The New-York Historical Society is welcoming Cole Porter’s Steinway piano, which will stay at the Historical Society until the Waldorf Astoria, the instrument’s permanent home, is finished with its historic restorations. The 1907 Steinway grand piano, which recently underwent its own extensive restoration, will take up residence in the museum’s lobby, and for the months of May and June the Historical Society has invited acclaimed musicians to play live for the museum’s visitors.

The Historical Society has invited renown pianists Daryl Sherman, Adrianna Stoiber and Simon Mulligan to perform during the summer months, and we at Untapped Cities had the privilege to interview two of the pianists, as well as the museum’s curator, to learn more about the piano itself, Cole Porter’s connection to the instrument and the musicians who will now bring his songs to life.

Debra Schmidt Bach, the Curator of Decorative Arts at the Society, told us a bit of the piano’s history: created by Steinway & Sons in 1907, the grand mahogany piano was given to Cole Porter by the management of the Waldorf Astoria after he moved into hotel’s residential towers. “This was one of two pianos that he owned and kept in the apartment,” Bach explained, “and he composed many of his most famous songs and musicals on this piano.”

Cole Porter lovingly called the Steinway piano “High Society,” and among the classics he is believed to have composed on this piano are “Anything Goes,” “I Get a Kick Out of You,” and “I’ve Got You Under My Skin.” “To me Cole Porter is probably one of the most important American songwriters and creators of American musical theatre in our history,” Bach says, “so it’s an enormous thrill to have Cole Porter’s piano here.”

Daryl Sherman is a pianist and vocalist with a remarkable 14 year run at the Waldorf Astoria. “I’ve worked at the Waldorf Astoria as a pianist and singer,” she says, “and this very piano was located on the Cocktail Terrace, which overlooked the main part of the lobby, at the hotel’s main entrance.” Sherman remembers the many lavish cocktail parties held and the many famous individuals that stayed inside Waldorf Astoria’s walls, including Bill Clinton and the Dali Lama. “All kinds of people would walk through that lobby, as I was sitting up here and watching it all.”

The Waldorf Astoria is set to reopen in 2021, and Sherman looks forward to the hotel’s reopening: “I hope I‘ll get to play when it reopens, hope that they will have live music…I loved working all the New York hotels but the history and beauty of the Waldorf, and what it stood for, made it even more special.”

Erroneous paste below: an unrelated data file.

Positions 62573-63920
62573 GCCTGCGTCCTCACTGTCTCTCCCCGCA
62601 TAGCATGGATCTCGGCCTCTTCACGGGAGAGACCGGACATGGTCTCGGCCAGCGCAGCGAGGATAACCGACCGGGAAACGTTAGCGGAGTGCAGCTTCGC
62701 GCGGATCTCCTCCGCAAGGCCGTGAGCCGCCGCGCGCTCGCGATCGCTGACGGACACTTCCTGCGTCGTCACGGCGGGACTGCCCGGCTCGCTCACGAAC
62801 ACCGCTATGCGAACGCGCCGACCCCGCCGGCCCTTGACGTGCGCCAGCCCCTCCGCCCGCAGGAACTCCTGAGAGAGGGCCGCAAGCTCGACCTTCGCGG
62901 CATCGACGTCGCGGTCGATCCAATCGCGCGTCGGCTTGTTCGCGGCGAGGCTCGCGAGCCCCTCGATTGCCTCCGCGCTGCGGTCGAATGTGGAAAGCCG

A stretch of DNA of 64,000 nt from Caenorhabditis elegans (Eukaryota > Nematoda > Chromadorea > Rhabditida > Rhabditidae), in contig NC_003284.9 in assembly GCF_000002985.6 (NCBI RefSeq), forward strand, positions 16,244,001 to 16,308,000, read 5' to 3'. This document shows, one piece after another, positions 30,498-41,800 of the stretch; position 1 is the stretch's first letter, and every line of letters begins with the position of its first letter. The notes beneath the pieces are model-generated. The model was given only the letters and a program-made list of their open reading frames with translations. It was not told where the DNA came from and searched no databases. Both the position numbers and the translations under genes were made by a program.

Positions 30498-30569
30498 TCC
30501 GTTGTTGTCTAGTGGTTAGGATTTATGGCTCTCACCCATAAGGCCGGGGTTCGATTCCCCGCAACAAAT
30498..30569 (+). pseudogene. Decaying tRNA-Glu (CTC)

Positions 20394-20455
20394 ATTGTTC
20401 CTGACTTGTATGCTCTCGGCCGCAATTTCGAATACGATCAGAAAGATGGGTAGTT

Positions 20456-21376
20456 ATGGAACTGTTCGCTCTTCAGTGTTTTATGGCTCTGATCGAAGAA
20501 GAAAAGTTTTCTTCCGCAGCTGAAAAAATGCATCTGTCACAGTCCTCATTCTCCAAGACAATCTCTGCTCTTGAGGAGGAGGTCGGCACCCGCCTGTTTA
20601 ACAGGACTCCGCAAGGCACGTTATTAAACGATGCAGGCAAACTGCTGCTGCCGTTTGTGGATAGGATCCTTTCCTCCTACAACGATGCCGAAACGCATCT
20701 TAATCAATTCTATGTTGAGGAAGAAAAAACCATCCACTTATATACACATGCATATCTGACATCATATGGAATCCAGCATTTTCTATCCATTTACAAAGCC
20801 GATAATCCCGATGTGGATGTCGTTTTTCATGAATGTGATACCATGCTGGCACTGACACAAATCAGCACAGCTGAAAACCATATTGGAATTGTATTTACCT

Simon Mulligan, an internationally acclaimed Steinway Artist, says this might be the first piano he has played that belonged to a prominent American composer. “I love old instruments,” Mulligan says, “and I believe in the soul of an instrument…I’m always curious of the [instrument’s] background.” As a Steinway Artist, Mulligan has a great respect and love for Steinway pianos. “Each have different personalities, and I enjoy, every time I play on stage, getting a different friend, in a way. It’s nice when in an instrument throws something back at you that you didn’t expect.”

Daryl Sherman and Simon Mulligan at Cole Porter’s piano in the New-York Historical Society

Both musicians are honored to get to play Cole Porter’s classics on his beloved piano. “I’m very excited to have the opportunity to play the great Cole Porter’s Steinway,” Mulligan says, “When you actually play a Steinway with a wonderful history behind it, it means even more.”

The New-York Historical Society, the oldest museum in New York City, is one of America’s prominent cultural institutions and is devoted to researching and presenting American and New York history through exhibitions and public programs. Musical performances on the Steinway piano will take place on most Fridays from May 10 to June 28th, during Pay-as-you-wish evenings, allowing the museum’s guests to listen to Cole Porter classics as well as other American Songbook pieces.

Next, check out The Top 10 Secrets of the Steinway Piano Factory in Astoria, Queens and The Top 15 Secrets of the Waldorf Astoria Hotel in NYC